# Setting up Triple Integral

Evaluate the integral

$$\int x^2+y^2+z^2 \, dV$$

over the region within the cone $z^2=x^2+y^2$ and the sphere $x^2+y^2+z^2=z$.

I started to convert everything to cylindrical coordinates but it turned out to be a bigger mess to evaluate so I converted instead to spherical coordinates. I know theta goes from $0$ to $2\pi$ and $\phi$ ranges from $0$ to $\pi/4$. I'm struggling to find my values for $\rho$. I solve the equations for the cone and the sphere to get $\rho = \sqrt{z}$ and when I was solving the cone equation the $\rho$ cancelled.

Can someone help me figure out my $\rho$ integral? I can evaluate the integral itself.

• The surface $z=x^2+y^2$ is a paraboloid, not a cone. A cone would be $z^2=x^2+y^2$. Which did you intend? – David H Mar 29 '14 at 2:07
• It is the cone. Sorry for that error. There should be a square root in the equation. – Ayoshna Mar 29 '14 at 2:08 The enclosed volume is that of a cone with its apex at the origin and its symmetry axis on the $\ z-$ axis, having a height of $\ \frac{1}{2} \$ and a base radius of $\ \frac{1}{2} \$ , surmounted by a hemisphere of radius $\ \frac{1}{2} \$ with its center at $\ ( \ 0, 0, \frac{1}{2} \ ) \$ . The graph shows a "vertical" cross-section through this volume.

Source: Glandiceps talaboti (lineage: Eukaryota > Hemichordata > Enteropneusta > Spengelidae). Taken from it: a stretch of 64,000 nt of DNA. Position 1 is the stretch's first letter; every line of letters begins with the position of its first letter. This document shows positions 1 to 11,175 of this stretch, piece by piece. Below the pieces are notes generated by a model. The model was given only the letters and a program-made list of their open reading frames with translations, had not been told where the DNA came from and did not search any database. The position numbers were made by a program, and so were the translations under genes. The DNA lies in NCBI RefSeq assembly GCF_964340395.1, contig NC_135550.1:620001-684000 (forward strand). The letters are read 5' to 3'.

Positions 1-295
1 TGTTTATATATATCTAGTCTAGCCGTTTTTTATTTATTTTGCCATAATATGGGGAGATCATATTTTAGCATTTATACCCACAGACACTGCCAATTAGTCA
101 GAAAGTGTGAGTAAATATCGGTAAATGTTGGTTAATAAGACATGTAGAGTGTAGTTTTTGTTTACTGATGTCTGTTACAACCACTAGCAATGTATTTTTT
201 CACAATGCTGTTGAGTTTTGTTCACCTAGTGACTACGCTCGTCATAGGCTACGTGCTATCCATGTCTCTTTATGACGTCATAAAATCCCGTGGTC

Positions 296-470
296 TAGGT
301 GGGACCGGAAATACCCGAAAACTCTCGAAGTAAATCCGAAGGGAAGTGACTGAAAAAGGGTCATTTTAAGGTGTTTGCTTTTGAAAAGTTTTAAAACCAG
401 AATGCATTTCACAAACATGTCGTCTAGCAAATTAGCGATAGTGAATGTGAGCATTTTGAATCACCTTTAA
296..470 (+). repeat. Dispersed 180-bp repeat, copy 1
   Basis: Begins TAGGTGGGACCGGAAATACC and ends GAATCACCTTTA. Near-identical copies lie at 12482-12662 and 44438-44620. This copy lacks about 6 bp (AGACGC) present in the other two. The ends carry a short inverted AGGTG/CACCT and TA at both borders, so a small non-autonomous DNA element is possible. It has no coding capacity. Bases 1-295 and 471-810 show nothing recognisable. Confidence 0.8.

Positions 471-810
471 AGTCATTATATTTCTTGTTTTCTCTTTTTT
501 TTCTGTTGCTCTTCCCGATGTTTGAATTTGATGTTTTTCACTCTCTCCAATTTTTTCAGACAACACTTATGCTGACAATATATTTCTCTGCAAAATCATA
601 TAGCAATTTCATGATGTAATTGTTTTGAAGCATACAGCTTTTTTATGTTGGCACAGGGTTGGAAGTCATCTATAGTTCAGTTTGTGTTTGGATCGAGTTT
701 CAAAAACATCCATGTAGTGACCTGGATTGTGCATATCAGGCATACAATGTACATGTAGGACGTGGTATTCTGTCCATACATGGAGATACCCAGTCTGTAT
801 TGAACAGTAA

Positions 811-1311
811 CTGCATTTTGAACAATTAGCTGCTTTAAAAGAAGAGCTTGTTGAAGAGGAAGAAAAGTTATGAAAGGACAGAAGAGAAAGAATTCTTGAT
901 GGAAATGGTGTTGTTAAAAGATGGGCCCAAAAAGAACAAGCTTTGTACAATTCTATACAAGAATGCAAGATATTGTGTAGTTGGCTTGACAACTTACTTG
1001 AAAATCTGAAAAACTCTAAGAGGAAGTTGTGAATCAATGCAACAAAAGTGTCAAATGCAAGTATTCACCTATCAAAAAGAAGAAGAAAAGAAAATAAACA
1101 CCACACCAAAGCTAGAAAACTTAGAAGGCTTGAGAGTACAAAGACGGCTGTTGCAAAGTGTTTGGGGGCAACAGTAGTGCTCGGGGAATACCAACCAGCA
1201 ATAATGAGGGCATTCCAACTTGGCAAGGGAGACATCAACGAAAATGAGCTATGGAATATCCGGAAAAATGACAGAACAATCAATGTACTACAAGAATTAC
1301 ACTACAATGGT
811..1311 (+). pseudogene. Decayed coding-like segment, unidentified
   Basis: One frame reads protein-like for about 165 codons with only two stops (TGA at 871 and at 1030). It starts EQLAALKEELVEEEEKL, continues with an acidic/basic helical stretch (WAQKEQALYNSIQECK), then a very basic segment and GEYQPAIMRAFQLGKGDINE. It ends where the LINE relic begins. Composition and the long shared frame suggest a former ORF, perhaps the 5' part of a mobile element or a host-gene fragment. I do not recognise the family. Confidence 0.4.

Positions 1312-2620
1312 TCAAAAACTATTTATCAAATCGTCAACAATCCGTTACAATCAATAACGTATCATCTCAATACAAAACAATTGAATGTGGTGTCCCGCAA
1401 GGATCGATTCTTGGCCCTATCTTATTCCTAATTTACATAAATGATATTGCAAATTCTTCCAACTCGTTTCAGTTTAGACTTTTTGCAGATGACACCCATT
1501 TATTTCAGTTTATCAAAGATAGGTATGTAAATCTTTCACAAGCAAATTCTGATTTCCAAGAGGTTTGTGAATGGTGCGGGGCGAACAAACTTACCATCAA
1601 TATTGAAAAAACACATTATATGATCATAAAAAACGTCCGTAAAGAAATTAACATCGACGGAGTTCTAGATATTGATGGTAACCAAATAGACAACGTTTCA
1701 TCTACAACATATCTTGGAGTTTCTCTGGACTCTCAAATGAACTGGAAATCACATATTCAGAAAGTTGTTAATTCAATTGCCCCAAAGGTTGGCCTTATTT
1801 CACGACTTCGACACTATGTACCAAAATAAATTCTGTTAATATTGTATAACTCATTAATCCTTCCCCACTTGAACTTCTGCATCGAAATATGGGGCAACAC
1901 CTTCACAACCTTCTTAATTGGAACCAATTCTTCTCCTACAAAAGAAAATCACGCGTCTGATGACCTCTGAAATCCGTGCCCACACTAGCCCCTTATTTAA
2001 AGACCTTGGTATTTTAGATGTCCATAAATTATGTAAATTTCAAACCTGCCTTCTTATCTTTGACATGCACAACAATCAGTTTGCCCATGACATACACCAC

While the axial symmetry of the volume, and the form of the function $\ x^2 \ + \ y^2 \ + \ z^2 \$ make it tempting to use spherical coordinates, the cone and the hemisphere cannot both be easily described in such a system. In standard spherical coordinates, the hemisphere has a somewhat awkward description.

Cylindrical coordinates make describing the integration limits for the volume a bit more manageable, as shown by ketan, but carrying out the integration itself is not entirely convenient. This problem seems designed to thwart a direct approach.

The integration can be made easier by working with the cone and the hemisphere separately. Since the "slant edges" of the cone are described by $\ z \ = \ \pm r \$ , we can set up the volume integral as

$$\ \int_0^{2 \pi} d\theta \ \ \int_0^{1/2} \int_{r}^{1/2} \ (r^2 \ + \ z^2) \ \ dz \ r \ dr \$$

$$= \ \ 2 \pi \ \int_0^{1/2} \ \left( \ r^3 z \ + \ \frac{1}{3}rz^3 \ \right) \vert_{z=r}^{z=1/2} \ \ dr$$

$$= \ \ 2 \pi \ \int_0^{1/2} \ \left( \ \frac{1}{2}r^3 \ + \ \frac{1}{24}r \ - \ r^4 \ - \ \frac{1}{3}r^4 \ \right) \ \ dr$$

$$= \ \ 2 \pi \ \cdot \ \left( \ \frac{1}{8}r^4 \ + \ \frac{1}{48}r^2 \ - \ \frac{4}{15}r^5 \ \right) \vert_{0}^{1/2} \ \ = \ \ 2 \pi \ \cdot \ \left( \ \frac{1}{8} \cdot \frac{1}{16} \ + \ \frac{1}{48}\cdot \frac{1}{4} \ - \ \frac{4}{15} \cdot \frac{1}{32} \ \right)$$

$$= \ \ \pi \ \cdot \ \left( \ \frac{15 \ + \ 10 \ - \ 16 }{960} \ \right) \ = \ \frac{3 \pi }{320} \ \ .$$

To carry out the volume integration over the hemisphere, we will introduce the "shifted" coordinate $\ \zeta \ = \ z \ - \ \frac{1}{2} \$ , for which $\ d\zeta \ = \ dz \$ . The applicable equation for the hemisphere is now $\ x^2 \ + \ y^2 \ + \ \zeta^2 \ = \ \frac{1}{4} \$ , making the volume integral